Feb 2, 2009 at 9:30 am #1233742
I've used Fibraplex carbon tent poles — in a 5-pole / 2-hub design for my BA Seedhouse 2 SL tent. The result was quite poor actually, as I experienced 3 separate incidents of pole breakage.
I'm wondering if the poles are just downright lousy — or perhaps they are just not suited for the Seedhouse configuration?
For those of you who own a simple dome tent (meaning just 2 poles criss-crossed at the top like an "X") and use Fibraplex carbon poles — what are your experiences with these poles — esp. in fairly heavy winds?Feb 2, 2009 at 9:46 am #1474757
Scott SmithBPL Member
@mrmuddyLocale: No Cal
I had a BD Lighthouse
Used these poles..
Went to move the tent .
The small cross pole broke..
Fortunately, one of my buddies had a pole repair sleeve with him.. That saved me..Feb 2, 2009 at 11:27 am #1474784
The poles are not adequate to support mzny of the dome/arched tent designs IMHO. Had two breakages with the Nallo2 when there wasn't even any wind…and they are very dangerous when they break!Feb 2, 2009 at 2:07 pm #1474820
Sam FarringtonBPL Member
@scfhomeLocale: Chocorua NH, USA
I have used carbon tent poles since the mid 90's without any serious problem. Initially, I made them out of carbon arrow shafts ordered from Cabella's, and also ordered better and very light weight shafts from Barry Venderhorst's ad in Backpacker magazine (no longer in business, as far as I know). One mistake I made initially was going too light with the arrow shafts, but I recall only one break, which was clean and was quickly replaced by the extra shaft I carried. I never had a break with Barry's shafts, still use them on my Wilderness Equipment bug dome with fly, and regret that he wound up his business. More recently, I have experimented with pultruded and wrapped tubes sold by several kite makers' materials sites. I did order a set of shafts from Fibraplex, but found them, as well as the ferrules (connecting inserts), more brittle than other shafts I had with minimal testing, so have not used them. There are also the new FX pole shafts available from Easton, but while bomb proof, they are on the heavy side, more in the weight class as DAC's alloy, and require an expensive minimum order for more than one needs for just one tent. I am currently looking at Carbon Express Maxima woven and Easton Axis Nano arrow shafts for my next project.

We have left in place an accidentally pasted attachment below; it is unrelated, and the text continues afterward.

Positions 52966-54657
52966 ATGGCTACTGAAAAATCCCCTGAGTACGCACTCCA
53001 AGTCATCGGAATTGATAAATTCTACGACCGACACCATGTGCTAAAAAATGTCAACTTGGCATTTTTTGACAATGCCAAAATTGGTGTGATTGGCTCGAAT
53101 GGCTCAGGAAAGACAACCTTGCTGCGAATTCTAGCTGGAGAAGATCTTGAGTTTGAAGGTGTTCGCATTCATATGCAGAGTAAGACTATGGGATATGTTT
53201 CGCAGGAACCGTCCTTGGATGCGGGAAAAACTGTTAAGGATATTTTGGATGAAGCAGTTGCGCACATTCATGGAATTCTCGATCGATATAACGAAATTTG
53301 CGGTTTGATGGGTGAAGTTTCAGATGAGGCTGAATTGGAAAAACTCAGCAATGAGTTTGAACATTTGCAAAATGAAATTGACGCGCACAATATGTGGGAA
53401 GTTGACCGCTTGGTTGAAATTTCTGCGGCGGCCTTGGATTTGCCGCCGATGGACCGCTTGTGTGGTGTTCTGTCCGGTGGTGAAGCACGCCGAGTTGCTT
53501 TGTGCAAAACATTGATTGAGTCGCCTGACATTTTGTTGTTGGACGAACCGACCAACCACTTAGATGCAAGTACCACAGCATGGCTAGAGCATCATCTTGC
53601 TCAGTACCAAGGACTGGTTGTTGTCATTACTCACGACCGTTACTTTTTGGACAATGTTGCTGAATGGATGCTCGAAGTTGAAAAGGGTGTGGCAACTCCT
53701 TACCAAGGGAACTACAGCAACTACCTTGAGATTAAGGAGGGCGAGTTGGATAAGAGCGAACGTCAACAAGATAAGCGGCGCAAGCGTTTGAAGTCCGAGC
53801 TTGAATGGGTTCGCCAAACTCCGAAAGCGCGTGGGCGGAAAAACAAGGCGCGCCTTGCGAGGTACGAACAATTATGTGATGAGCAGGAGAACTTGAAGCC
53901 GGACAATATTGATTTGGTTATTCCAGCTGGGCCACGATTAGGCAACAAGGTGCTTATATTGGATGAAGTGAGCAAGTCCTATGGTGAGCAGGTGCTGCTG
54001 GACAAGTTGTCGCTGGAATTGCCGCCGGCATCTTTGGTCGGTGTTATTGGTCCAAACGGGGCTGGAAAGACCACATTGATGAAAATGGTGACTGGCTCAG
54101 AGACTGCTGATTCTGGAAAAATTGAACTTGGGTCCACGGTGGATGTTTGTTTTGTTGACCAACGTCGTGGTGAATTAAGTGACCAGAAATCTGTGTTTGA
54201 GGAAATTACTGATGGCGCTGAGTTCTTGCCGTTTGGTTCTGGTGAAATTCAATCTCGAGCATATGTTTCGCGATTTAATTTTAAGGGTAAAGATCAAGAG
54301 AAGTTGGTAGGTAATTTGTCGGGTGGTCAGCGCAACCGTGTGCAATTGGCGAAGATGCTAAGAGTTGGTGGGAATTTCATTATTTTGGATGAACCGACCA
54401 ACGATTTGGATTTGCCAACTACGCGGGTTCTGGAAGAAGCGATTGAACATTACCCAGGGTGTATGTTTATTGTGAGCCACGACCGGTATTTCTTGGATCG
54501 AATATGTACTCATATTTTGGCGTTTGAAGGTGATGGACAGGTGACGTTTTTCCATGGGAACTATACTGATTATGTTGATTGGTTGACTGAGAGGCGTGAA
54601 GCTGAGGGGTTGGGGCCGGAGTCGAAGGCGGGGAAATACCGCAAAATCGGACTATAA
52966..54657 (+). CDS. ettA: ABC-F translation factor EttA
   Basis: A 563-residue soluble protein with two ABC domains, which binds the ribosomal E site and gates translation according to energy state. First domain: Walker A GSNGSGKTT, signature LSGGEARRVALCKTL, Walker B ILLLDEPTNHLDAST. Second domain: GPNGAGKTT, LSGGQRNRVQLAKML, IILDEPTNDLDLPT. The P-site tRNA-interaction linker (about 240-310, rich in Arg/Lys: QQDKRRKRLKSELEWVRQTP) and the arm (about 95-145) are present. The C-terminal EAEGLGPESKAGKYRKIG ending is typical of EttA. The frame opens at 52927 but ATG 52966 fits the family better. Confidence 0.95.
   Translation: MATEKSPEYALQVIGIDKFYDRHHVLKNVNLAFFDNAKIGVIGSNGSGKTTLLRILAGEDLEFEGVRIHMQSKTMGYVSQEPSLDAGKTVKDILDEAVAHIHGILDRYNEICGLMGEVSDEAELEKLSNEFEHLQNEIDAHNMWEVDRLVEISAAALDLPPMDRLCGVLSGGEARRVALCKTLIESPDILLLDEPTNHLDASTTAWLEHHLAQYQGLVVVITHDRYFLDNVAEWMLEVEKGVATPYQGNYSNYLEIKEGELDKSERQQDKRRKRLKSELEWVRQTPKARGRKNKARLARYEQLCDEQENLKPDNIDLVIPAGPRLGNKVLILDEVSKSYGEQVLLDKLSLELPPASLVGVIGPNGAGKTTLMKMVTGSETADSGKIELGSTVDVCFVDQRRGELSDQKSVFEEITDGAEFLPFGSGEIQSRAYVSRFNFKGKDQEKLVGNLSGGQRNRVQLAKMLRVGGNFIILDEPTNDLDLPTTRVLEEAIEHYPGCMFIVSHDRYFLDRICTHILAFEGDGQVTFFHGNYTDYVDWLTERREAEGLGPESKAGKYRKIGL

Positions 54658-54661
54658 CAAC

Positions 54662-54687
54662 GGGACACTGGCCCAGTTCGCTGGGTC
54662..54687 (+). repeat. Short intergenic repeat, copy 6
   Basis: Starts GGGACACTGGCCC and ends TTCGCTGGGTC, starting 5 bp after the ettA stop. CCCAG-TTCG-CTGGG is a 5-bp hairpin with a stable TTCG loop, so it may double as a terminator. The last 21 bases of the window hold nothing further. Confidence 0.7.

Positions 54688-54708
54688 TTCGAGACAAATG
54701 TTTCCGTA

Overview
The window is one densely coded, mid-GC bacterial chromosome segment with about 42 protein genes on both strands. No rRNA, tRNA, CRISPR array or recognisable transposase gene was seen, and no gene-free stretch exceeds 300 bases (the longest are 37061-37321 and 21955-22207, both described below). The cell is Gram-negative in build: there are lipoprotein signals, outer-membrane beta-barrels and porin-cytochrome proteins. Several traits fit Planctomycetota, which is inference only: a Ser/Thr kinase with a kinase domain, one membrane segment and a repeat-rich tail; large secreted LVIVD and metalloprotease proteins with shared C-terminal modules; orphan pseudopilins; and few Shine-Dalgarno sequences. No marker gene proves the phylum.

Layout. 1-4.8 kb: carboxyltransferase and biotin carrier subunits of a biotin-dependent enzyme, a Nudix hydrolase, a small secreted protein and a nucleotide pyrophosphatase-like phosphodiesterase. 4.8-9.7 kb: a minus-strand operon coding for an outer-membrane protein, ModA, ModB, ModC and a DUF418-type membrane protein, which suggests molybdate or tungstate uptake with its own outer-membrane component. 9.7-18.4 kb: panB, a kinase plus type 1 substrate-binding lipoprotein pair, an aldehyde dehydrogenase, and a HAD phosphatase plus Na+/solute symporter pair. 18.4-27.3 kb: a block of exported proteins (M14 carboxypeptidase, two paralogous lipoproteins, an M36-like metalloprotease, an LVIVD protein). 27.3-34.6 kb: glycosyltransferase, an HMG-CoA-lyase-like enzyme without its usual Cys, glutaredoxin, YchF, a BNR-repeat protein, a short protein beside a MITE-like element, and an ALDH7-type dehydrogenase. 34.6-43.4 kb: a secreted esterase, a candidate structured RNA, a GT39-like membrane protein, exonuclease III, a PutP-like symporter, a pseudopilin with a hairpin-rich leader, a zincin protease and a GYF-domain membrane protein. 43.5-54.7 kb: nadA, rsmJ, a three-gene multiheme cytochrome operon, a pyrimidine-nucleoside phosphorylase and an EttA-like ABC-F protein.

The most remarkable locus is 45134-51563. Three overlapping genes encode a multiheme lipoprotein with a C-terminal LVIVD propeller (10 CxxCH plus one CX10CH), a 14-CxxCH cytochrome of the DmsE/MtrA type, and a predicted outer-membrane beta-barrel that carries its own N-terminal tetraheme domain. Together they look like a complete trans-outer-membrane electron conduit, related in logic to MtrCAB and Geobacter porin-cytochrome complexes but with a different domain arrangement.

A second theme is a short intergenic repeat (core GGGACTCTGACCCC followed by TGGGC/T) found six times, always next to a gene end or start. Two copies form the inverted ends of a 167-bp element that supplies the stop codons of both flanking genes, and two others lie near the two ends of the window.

I have thought about testing a number of these shafts with a torque wrench until they break, and reporting the results on this site. Please advise with a post if there is any interest.
While the above might otherwise belong in the DIY column, wanted you to know why I feel that carbon does have potential to improve substantially over alloy shafts. It is a matter of quality of manufacture, and using the ever improving technologies.
Hope you find this information helpful. Thank you.
Sam Farrington, Chocorua NHFeb 2, 2009 at 2:36 pm #1474833
I would find the testing interesting for sure. However I feel pretty strongly that Roger Caffin's method of using arrows to form an arch without putting them under any torque is a much more robust use of CF arrows. I just wish someone made them commercially like that as I don't have the engineering skills and equipment to make the joiners/ferrules.Feb 2, 2009 at 3:33 pm #1474853
As many of you will know, I use CF poles on my summer and winter tents. They have endured some extreme hammering. But, it is possible to break CF poles, and I suspect that simply putting them into unmodified domes may be taking a bit of a risk. Why?